Football: Invest in S-League, focus on youth footballers: Jang

Jang Jung, who starred in the S-League after Singapore pulled out of Malaysian football in 1995, says the LionsXII’s exit from the Malaysian league will raise the profile of the S-League.
Jang Jung, who starred in the S-League after Singapore pulled out of Malaysian football in 1995, says the LionsXII’s exit from the Malaysian league will raise the profile of the S-League. ST PHOTO: LAU FOOK KONG

Singapore should forget about the Malaysian league and instead focus on and pour resources into its own S-League and the development of youth football, says Jang Jung.

The South Korean, 51, was a familiar face in both competitions. He was part of the Lions team that clinched the Malaysian league and Cup double in 1994, yet also went on to star in the S-League after Singapore pulled out of Malaysian football in 1995.

Jang feels the S-League is key to building a strong foundation for local football.

"I've been involved in Singapore football for a long time. If you don't help your own clubs and youth development, how do you improve your football standards? It's like building (a house) on sand," he told The Straits Times on the sidelines of a football programme for about 60 pupils at Sembawang Primary yesterday.

ESTABLISH A PROPER FOUNDATION

If you don't help your own clubs and youth development, how do you improve your football standards? It's like building (a house) on sand.

JANG JUNG, former Singapore defender and S-League coach, on the importance of having a good domestic football league

"Realistically, which team can do it (youth development) properly? (We should have) proper salaries for youth coaches and proper marketing. (For now), only financially strong teams - three or four of them - can (do it)."

Jang, in Singapore on a personal visit, believes that the LionsXII's exit from the Malaysian league will raise the profile of the S-League.

"It's good for the S-League... to make your own league stronger. Don't waste time (trying to rejoin the Malaysian league), because (if) suppporters and players concentrate on the M-League but not on the S-League, how (will it) survive?

"Now it's another chance to set up (the S-League) nicely."

Jang was a household name in this region, where he spent most of his footballing career. The former South Korean international joined Perak in 1990 and helped the Malaysian side lift the Malaysia FA Cup in 1991. He signed for Singapore in 1993, where the permanent resident eventually settled down with his wife Kim Hea Youn.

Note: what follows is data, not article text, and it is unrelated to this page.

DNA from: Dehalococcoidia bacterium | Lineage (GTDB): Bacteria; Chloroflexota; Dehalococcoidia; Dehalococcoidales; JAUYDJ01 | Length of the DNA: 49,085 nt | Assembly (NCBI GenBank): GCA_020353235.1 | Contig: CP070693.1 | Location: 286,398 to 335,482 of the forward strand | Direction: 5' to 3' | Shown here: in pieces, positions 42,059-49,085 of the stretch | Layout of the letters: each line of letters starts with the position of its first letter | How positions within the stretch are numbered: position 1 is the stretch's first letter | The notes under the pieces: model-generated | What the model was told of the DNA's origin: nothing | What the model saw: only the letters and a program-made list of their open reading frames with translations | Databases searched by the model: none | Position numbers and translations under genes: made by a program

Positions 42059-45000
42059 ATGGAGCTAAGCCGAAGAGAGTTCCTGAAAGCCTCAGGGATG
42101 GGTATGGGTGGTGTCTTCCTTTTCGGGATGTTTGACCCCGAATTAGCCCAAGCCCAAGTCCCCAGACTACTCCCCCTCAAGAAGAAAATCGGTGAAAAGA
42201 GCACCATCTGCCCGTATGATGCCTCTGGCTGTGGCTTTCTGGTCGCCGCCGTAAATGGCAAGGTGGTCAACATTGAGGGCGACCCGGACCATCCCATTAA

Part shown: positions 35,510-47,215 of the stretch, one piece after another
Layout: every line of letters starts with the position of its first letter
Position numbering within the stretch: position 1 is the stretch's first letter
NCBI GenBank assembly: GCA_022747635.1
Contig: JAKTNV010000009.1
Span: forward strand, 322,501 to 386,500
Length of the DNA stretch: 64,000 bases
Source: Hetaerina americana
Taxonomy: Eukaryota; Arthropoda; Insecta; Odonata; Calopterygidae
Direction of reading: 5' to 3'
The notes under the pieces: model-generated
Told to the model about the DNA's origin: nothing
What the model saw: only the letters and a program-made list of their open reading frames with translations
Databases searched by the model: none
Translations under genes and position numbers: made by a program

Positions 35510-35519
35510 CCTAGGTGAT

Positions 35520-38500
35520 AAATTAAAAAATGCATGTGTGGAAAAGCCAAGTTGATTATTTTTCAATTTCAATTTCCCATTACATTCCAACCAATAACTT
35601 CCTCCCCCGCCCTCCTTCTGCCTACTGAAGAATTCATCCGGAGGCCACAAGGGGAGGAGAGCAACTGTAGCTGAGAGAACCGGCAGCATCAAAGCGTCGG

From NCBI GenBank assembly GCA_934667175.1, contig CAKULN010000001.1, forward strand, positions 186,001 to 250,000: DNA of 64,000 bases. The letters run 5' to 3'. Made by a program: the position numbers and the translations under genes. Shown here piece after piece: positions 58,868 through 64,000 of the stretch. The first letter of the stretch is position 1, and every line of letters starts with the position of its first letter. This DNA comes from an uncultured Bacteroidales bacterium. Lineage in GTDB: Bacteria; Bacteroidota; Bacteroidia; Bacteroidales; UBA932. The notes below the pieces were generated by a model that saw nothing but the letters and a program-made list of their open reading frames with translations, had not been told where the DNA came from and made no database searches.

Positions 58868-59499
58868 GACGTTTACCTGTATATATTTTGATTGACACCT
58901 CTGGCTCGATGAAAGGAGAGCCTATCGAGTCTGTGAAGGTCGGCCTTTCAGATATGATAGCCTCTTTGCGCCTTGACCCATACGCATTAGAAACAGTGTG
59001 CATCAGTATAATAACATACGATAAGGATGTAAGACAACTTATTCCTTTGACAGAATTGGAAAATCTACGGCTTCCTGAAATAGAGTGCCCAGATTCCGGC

Following Singapore's pullout from Malaysian football, he joined S-League club Geylang United in 1997 as a player, before becoming the club's head coach in 2001, the same year he was named the league's Coach of the Year.

He also had coaching stints at Balestier Khalsa, in Sri Lanka and more recently, Perak (2012).

Jang revealed that he is open to returning to the S-League, saying: "If there's any offer, of course. Singapore is my second home."

In Korea, Jang coaches 16- to 19-year-olds at a high school in Daejeon, but he has maintained his close ties here.

Both his children were educated in local schools. Daughter Se Eun, 24, is studying in Australia. Son Jang Wook, 19, is a final-year accountancy student at Ngee Ann Polytechnic and will be enlisting in National Service soon.

Jang also urged local players to make their mark overseas, saying: "If there's a chance, go, must go."

Citing himself as an example, he added: "When I came here, it was also scary, you didn't know many things like the weather. But I've collected all kinds of medals (since I moved out of South Korea).

"Most importantly, when you go overseas and play well, many people will know about your performance, then your country's name and national image will (be enhanced)."

A version of this article appeared in the print edition of The Straits Times on December 14, 2015, with the headline 'Invest in S-League, focus on youth footballers: Jang'. Print Edition | Subscribe